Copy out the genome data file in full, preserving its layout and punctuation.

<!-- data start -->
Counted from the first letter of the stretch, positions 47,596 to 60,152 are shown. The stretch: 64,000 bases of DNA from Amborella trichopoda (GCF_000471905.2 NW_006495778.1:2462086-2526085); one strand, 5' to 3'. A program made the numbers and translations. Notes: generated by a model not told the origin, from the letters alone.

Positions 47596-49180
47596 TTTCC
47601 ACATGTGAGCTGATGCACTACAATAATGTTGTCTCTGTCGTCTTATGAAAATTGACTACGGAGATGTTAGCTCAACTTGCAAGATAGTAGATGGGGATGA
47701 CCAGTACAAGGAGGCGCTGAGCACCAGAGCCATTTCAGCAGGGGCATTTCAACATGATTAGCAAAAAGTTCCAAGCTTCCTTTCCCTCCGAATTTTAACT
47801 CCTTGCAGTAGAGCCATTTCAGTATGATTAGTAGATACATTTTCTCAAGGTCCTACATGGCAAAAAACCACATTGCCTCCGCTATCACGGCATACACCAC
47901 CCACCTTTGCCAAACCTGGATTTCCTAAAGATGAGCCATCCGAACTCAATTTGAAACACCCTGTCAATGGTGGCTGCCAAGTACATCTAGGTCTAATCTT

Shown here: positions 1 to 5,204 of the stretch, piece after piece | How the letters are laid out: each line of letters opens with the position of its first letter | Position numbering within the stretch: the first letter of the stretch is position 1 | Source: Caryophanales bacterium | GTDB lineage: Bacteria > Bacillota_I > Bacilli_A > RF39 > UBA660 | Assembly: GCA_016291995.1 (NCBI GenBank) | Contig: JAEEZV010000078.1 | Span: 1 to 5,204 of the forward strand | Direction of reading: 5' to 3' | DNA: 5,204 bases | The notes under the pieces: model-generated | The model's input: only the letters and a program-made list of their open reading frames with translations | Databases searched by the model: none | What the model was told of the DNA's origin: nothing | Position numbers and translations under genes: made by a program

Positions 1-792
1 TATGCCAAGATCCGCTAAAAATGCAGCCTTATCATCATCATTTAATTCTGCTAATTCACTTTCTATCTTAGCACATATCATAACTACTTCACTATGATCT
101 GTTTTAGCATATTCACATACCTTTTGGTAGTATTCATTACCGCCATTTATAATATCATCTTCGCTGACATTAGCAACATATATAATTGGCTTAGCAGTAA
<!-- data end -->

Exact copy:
Counted from the first letter of the stretch, positions 47,596 to 60,152 are shown. The stretch: 64,000 bases of DNA from Amborella trichopoda (GCF_000471905.2 NW_006495778.1:2462086-2526085); one strand, 5' to 3'. A program made the numbers and translations. Notes: generated by a model not told the origin, from the letters alone.

Positions 47596-49180
47596 TTTCC
47601 ACATGTGAGCTGATGCACTACAATAATGTTGTCTCTGTCGTCTTATGAAAATTGACTACGGAGATGTTAGCTCAACTTGCAAGATAGTAGATGGGGATGA
47701 CCAGTACAAGGAGGCGCTGAGCACCAGAGCCATTTCAGCAGGGGCATTTCAACATGATTAGCAAAAAGTTCCAAGCTTCCTTTCCCTCCGAATTTTAACT
47801 CCTTGCAGTAGAGCCATTTCAGTATGATTAGTAGATACATTTTCTCAAGGTCCTACATGGCAAAAAACCACATTGCCTCCGCTATCACGGCATACACCAC
47901 CCACCTTTGCCAAACCTGGATTTCCTAAAGATGAGCCATCCGAACTCAATTTGAAACACCCTGTCAATGGTGGCTGCCAAGTACATCTAGGTCTAATCTT

Shown here: positions 1 to 5,204 of the stretch, piece after piece | How the letters are laid out: each line of letters opens with the position of its first letter | Position numbering within the stretch: the first letter of the stretch is position 1 | Source: Caryophanales bacterium | GTDB lineage: Bacteria > Bacillota_I > Bacilli_A > RF39 > UBA660 | Assembly: GCA_016291995.1 (NCBI GenBank) | Contig: JAEEZV010000078.1 | Span: 1 to 5,204 of the forward strand | Direction of reading: 5' to 3' | DNA: 5,204 bases | The notes under the pieces: model-generated | The model's input: only the letters and a program-made list of their open reading frames with translations | Databases searched by the model: none | What the model was told of the DNA's origin: nothing | Position numbers and translations under genes: made by a program

Positions 1-792
1 TATGCCAAGATCCGCTAAAAATGCAGCCTTATCATCATCATTTAATTCTGCTAATTCACTTTCTATCTTAGCACATATCATAACTACTTCACTATGATCT
101 GTTTTAGCATATTCACATACCTTTTGGTAGTATTCATTACCGCCATTTATAATATCATCTTCGCTGACATTAGCAACATATATAATTGGCTTAGCAGTAA